Commission reaches its conclusion without considering any actual contract language. And the
Commission offers no remedy for the substantial percentage of contracts that are not subject to
renegotiation based on a change in law.
Even where renegotiation is either required or possible, the process of reviewing and
revising hundreds of contracts with hundreds of customers – particularly in the compressed time
frame demanded by the Order – will consume tremendous resources (if it is even possible). That
expense, too, will be unrecoverable. And it will have been wasted if the reviewing court
overturns the Order and GTL is forced to renegotiate its contracts again to adhere to any future
rules the Commission may adopt.98 Furthermore, hasty renegotiation processes surrounded by

incur substantial unrecoverable expenses to comply with regulations that may be invalid);
Brendsel v. Office of Federal Hous. Enter. Oversight, 339 F. Supp. 2d 52, 66 (D.D.C. 2004)
(general rule that economic losses are not irreparable harm “is of no avail . . . where the plaintiff
will be unable to sue to recover any monetary damages against [federal agencies]”).

Order ¶ 132.


Cf. Memorandum Opinion and Order, Ryder Communications, Inc. v. AT&T Corp., 18
FCC Rcd 13603, ¶ 24 (2003) (“the integrity of contracts . . . is vital to the proper functioning of
any commercial enterprise, including the communications market,” and “the long-term health of
the communications market depends on the certainty and stability that stems from the predictable
performance and enforcement of contracts”).


uncertainty will disrupt the budgets and plans of GTL’s customers, risking confusion and loss of
goodwill. Those effects, too, constitute irreparable injury that justifies a stay.99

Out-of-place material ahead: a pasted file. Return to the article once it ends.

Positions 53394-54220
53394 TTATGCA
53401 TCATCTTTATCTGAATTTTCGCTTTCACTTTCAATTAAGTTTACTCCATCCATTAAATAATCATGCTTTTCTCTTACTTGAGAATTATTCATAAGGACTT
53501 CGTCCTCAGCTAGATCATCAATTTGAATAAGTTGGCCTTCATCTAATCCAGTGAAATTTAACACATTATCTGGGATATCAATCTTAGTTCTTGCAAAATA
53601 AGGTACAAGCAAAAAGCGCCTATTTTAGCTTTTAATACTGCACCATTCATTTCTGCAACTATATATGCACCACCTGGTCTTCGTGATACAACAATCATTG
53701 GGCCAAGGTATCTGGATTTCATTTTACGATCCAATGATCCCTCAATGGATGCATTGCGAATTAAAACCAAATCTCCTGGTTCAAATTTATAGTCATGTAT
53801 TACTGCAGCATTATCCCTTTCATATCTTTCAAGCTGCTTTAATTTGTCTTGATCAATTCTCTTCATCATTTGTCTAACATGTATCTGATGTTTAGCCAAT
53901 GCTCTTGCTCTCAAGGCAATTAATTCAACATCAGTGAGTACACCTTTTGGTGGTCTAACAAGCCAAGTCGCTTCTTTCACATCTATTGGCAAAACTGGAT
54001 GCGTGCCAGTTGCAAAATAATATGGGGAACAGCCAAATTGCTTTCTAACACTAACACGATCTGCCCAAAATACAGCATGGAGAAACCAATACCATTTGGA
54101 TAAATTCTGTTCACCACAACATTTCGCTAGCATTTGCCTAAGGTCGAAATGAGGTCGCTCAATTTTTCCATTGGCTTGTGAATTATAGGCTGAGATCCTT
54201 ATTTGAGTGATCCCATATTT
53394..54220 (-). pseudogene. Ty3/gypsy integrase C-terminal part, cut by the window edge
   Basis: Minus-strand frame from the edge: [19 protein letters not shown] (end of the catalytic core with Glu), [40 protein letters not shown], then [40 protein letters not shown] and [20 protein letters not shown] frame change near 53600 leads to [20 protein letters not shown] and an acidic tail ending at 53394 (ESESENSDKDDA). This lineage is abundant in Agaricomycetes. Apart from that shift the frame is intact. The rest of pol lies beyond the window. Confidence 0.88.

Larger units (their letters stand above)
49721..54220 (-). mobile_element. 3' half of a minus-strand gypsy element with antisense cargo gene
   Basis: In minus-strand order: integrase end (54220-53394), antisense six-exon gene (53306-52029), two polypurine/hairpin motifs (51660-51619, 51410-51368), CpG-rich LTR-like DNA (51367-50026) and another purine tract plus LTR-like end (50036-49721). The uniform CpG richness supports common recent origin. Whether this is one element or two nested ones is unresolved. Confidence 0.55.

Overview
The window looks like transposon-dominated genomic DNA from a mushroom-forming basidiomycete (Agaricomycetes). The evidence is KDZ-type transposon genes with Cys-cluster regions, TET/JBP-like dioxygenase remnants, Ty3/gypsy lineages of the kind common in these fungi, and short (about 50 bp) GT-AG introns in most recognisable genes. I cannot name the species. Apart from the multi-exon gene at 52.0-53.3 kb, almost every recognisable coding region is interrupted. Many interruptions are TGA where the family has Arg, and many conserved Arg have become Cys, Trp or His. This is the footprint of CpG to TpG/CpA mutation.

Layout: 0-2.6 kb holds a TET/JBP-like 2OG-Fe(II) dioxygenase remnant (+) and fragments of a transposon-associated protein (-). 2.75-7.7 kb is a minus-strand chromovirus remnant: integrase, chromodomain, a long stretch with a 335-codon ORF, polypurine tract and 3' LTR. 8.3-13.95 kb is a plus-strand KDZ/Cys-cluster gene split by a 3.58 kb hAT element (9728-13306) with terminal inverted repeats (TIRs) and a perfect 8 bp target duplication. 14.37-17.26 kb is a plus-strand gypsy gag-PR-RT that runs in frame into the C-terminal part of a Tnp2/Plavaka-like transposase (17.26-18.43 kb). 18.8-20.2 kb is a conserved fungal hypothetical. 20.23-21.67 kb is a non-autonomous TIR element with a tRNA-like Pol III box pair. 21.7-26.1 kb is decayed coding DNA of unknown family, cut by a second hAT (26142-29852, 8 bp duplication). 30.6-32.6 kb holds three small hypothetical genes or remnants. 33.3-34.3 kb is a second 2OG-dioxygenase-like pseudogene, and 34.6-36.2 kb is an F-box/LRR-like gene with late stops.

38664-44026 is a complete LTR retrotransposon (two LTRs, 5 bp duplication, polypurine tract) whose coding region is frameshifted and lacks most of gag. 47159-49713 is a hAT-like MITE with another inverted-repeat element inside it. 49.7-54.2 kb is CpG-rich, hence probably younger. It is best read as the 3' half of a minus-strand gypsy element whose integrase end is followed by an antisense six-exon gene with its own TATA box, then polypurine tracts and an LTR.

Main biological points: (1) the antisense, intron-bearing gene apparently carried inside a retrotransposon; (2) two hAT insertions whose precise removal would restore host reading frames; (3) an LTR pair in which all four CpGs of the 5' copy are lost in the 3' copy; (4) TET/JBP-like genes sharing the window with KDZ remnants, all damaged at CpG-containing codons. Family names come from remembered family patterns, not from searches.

Other interested parties, by contrast, will not suffer material irreparable injury in

the event of a stay. The interim rate caps established in the 2013 Order – which were not stayed
by the D.C. Circuit – would remain in effect pending a stay of the Order. Petitioners cannot
claim to be harmed by rates that comply with those caps, since they are nearly identical to what
petitioners requested in the first place.
Absent a stay, GTL and other ICS providers will be forced to reduce their rates to levels
that will require them to operate below cost, even assuming they are able to avoid paying site
commissions under existing or future contracts. As one dissenting Commissioner recognized,
the “ineluctable result” of this situation is a reduction in the availability and quality of ICS,
particularly at high-cost facilities.100 Staying the rate caps for a limited time to allow for judicial
review and to ensure that the Commission’s regulation of ICS is lawful will not risk any harm.
The Commission should issue a stay pending review of the Order.


See, e.g., Iowa Utils. Bd. v. FCC, 109 F.3d 418, 426 (8th Cir. 1996) (finding
irreparable harm when FCC order would cause carriers “irreparable losses in customers,
goodwill, and revenue”); Armour & Co. v. Freeman, 304 F.2d 404, 406 (D.C. Cir. 1962)
(producer would suffer irreparable injury from labeling rule that would force it either to
misbrand its products and damage its reputation or withdraw from the market and face
unrecoverable lost profits); see also, Inc. v. Verio, Inc., 356 F.3d 393, 404 (2d Cir.
2004) (affirming preliminary injunction when harm to plaintiff ’s business-development
opportunities and customer goodwill resulting from defendant’s conduct would cause an
indeterminate amount of loss for years to come).

Pai Dissent at 203; see also id. at 204-06 (summarizing record evidence predicting
losses and reductions in service, quality, and competition).


Respectfully submitted,
/s/ Michael K. Kellogg
Michael K. Kellogg
Courtney S. Elwood
Benjamin S. Softness
1615 M Street, N.W., Suite 400
Washington, D.C. 20036
(202) 326-7900
Counsel for Global Tel*Link
December 22, 2015


I hereby certify that, on this 22nd day of December, 2015, the foregoing Petition of
Global Tel*Link for Stay Pending Judicial Review was served via electronic mail on the
following persons:
Marlene H. Dortch
Federal Communications Commission
Chairman Tom Wheeler
Federal Communications Commission
Commissioner Mignon Clyburn
Federal Communications Commission
Commissioner Jessica Rosenworcel
Federal Communications Commission
Commissioner Ajit Pai
Federal Communications Commission
Commissioner Michael O’Rielly
Federal Communications Commission
Jonathan Sallet
General Counsel
Federal Communications Commission
Matthew DelNero
Wireline Competition Bureau
Federal Communications Commission
/s/ Michael K. Kellogg
Michael K. Kellogg